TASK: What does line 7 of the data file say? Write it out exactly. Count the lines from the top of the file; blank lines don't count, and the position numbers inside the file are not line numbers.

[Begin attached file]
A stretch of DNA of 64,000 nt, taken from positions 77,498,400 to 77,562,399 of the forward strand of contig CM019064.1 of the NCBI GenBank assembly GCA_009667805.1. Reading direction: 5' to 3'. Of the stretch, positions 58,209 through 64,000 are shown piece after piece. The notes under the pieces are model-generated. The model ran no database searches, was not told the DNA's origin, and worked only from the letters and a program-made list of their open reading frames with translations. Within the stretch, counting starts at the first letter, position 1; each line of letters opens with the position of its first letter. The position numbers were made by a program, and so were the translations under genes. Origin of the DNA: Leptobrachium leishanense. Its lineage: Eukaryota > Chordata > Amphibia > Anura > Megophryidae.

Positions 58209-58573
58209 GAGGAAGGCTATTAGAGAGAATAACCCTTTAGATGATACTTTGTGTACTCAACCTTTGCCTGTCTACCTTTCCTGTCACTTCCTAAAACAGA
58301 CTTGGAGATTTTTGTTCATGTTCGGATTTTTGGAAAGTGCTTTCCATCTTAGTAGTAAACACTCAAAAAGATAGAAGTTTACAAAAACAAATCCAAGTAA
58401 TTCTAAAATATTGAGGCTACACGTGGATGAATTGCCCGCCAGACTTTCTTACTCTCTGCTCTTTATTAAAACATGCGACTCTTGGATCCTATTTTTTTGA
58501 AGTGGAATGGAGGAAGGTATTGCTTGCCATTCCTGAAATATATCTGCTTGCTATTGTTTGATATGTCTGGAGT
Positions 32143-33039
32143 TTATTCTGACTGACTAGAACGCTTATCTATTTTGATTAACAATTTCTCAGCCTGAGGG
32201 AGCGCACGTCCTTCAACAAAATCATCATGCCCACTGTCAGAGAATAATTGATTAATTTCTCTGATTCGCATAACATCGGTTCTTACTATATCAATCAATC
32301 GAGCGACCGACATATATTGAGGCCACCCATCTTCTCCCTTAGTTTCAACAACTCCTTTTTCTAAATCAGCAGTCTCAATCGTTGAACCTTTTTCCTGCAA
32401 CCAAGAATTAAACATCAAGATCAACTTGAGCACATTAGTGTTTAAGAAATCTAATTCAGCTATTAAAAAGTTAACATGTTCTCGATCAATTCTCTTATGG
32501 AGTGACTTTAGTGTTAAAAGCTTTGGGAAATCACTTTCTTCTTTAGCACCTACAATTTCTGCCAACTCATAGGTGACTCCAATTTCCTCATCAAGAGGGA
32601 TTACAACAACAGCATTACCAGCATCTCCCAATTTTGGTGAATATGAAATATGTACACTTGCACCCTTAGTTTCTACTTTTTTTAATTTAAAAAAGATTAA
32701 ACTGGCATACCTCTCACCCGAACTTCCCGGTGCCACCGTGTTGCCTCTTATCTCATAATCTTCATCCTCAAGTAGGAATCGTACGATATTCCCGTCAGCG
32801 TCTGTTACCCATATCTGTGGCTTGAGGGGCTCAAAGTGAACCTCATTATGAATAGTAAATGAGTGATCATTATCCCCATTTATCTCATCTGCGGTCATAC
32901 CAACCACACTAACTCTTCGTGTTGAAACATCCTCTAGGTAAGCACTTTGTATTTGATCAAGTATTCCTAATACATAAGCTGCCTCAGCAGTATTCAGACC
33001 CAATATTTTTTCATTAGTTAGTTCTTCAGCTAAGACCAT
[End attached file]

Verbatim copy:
Positions 32143-33039